CONFIRMED herbalist
NOT CONFIRMED a guy who loves rocks
DATES July 8th- 18th LOCATION Ramsey County (8th, 9th, 10th, 11th, 15th, 18th) St. Croix (16th, 17th) and Pine City / surrounding areas (12th, 13th, 14th)

I made this for a retrospective of all the people who foraged with me the last two weeks. this is only half of the days, half of the people who came.
Plant Green Nature Organism Grass
 

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I look for chanterelles, several different boletes, hens, hedgehogs and shrimp. I also look for trumpets and lobsters but have never successfully found them in southern MN where I look. I never cared for either chicken variety but find them all the time.
 

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Speaking of shrimp, I have a place I could pick gallons of them, but have never tried them... So, I have a few questions. First of all, are they decent to eat if cooked right? From what I've read, the key is to caramelize them, not just saute. Apparently makes a difference with texture and flavor. Also, this is a place with tons of honeys late summer/fall, but how do I know they are from honeys? Can they easily be from another mushroom that is not good to consume??
For those of you that have good experience with them, can you fill me/us in on some details of the aborted entoloma?
 

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Speaking of shrimp, I have a place I could pick gallons of them, but have never tried them... So, I have a few questions. First of all, are they decent to eat if cooked right? From what I've read, the key is to caramelize them, not just saute. Apparently makes a difference with texture and flavor. Also, this is a place with tons of honeys late summer/fall, but how do I know they are from honeys? Can they easily be from another mushroom that is not good to consume??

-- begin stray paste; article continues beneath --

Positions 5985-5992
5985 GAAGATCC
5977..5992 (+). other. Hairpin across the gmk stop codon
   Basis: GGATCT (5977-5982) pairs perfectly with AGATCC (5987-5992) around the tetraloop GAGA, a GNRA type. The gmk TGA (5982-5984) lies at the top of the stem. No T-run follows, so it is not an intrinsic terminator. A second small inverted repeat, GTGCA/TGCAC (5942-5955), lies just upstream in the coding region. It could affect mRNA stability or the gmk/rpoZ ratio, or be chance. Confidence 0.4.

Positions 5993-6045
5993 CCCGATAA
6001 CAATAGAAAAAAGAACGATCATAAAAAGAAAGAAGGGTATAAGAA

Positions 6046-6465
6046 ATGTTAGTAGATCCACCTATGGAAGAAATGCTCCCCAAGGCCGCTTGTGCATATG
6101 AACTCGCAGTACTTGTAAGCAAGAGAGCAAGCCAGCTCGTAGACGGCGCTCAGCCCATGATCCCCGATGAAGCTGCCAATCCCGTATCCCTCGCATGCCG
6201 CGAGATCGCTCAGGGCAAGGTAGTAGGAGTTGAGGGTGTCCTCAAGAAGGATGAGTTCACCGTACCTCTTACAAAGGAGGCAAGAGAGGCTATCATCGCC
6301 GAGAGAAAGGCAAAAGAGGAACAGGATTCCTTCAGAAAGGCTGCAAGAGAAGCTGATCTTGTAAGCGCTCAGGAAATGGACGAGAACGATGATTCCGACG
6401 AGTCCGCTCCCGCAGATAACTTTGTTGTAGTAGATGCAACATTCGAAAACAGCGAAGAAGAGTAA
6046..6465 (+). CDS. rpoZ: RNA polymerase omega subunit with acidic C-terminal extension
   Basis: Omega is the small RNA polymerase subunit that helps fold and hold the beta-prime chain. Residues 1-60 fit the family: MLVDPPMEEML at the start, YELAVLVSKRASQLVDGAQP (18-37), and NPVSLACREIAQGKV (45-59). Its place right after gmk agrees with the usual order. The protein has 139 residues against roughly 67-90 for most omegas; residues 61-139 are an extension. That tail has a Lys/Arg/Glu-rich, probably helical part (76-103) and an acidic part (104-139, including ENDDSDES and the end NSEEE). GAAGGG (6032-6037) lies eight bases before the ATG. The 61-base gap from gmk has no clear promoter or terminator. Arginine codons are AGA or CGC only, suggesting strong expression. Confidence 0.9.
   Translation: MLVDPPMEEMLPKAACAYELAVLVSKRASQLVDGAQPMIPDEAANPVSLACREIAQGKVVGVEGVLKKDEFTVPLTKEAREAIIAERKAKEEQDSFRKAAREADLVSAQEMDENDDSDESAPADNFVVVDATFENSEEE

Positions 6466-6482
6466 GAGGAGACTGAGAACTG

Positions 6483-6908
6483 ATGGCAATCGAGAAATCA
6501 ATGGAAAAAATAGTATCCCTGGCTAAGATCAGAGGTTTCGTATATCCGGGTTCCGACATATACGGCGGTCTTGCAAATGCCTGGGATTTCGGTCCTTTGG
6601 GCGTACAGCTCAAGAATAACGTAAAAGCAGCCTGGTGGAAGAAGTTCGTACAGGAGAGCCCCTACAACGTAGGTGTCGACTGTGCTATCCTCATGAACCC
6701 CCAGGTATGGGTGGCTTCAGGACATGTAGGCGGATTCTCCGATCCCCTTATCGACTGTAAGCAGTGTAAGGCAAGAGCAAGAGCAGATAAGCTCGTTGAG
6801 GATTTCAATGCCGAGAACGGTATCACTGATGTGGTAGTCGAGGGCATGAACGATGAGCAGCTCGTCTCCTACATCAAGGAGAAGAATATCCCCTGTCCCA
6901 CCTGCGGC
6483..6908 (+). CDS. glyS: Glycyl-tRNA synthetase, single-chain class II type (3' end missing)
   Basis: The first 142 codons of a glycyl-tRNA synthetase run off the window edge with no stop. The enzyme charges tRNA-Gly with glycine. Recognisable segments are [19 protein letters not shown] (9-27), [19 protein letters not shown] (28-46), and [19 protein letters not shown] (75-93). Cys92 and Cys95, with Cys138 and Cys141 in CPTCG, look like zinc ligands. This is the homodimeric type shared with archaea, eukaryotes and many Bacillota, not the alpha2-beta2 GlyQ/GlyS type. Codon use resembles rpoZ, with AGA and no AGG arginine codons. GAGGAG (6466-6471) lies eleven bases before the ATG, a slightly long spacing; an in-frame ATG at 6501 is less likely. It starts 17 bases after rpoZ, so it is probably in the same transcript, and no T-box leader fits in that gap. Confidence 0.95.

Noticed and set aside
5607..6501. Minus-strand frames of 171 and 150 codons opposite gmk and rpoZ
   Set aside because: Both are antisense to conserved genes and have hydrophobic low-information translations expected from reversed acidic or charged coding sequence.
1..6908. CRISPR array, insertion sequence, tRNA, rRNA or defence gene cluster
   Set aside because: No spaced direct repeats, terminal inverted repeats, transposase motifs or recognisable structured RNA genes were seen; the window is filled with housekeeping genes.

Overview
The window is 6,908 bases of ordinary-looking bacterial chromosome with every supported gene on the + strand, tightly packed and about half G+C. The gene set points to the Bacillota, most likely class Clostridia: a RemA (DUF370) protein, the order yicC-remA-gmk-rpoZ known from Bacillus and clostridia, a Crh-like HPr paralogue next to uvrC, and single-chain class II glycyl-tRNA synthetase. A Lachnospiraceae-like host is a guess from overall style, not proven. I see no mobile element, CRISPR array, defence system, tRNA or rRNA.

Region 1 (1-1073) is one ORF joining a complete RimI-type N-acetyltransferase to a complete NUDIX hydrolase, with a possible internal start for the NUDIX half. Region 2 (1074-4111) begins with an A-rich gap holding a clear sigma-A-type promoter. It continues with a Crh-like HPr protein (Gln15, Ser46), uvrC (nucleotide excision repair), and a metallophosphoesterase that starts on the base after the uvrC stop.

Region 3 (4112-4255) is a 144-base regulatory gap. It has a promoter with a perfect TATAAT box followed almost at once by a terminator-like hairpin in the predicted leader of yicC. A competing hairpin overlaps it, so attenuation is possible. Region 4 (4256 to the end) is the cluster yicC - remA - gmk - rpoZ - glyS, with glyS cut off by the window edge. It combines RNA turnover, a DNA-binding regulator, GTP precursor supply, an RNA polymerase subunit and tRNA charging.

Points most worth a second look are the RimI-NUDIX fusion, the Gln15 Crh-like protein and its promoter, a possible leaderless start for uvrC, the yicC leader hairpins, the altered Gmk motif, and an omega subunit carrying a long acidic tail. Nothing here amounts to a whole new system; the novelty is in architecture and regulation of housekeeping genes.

For those of you that have good experience with them, can you fill me/us in on some details of the aborted entoloma?
I bread them and fry them and I think they taste good. The texture is a bit mushy but they definitely have a breaded mushroom taste to them. I pick them usually when I'm bow hunting.
 

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Speaking of shrimp, I have a place I could pick gallons of them, but have never tried them... So, I have a few questions. First of all, are they decent to eat if cooked right? From what I've read, the key is to caramelize them, not just saute. Apparently makes a difference with texture and flavor. Also, this is a place with tons of honeys late summer/fall, but how do I know they are from honeys? Can they easily be from another mushroom that is not good to consume??
For those of you that have good experience with them, can you fill me/us in on some details of the aborted entoloma?
Aborted Entoloma (shrimp) are Entoloma mushrooms that have "aborted". They won't be another species like a "lobster mushroom". Lobsters can be many species (lactarious, russula mainly) that have been attacked and are parasitized by the hypomyces lactifluorum.
 

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Well, its more than that though, cause it also involves honey mushrooms. From what I've read, there can be a reaction between honeys and entolomas while they are in close proximity, causing the entoloma to abort. I've also read that it has been proven to happen with different mushrooms involved, and those shrooms can be inedible or cause GI upset or worse. So this is why I've just left them alone. Figured I'd ask on here since this is what we do, hoping to find out more information about this.
 

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There doesn't seem to be rock hard info on this. This is what wikipedia says:

Entoloma abortivum, commonly known as the aborted entoloma[2] or shrimp of the woods, is an edible mushroom in the Entolomataceae family of fungi. Caution should be used in identifying the species before eating[3] (similar species such as Entoloma sinuatum being poisonous).[4] First named Clitopilus abortivus by Miles Joseph Berkeley and Moses Ashley Curtis, it was given its current name by the Dutch mycologist Marinus Anton Donk in 1949.[5]
It was believed that the honey mushroom, Armillaria mellea, was parasitizing the entoloma. But research[6] has indicated that the inverse may be true—the entoloma may be parasitizing the honey mushroom. There is still some disagreement by mushroom collectors about this since it is common to see both the aborted and unaborted forms of the entoloma on wood and in leaf litter, whereas Armillaria generally only fruits on wood. Both versions of the entoloma have also been observed when there are no Armillaria fruiting.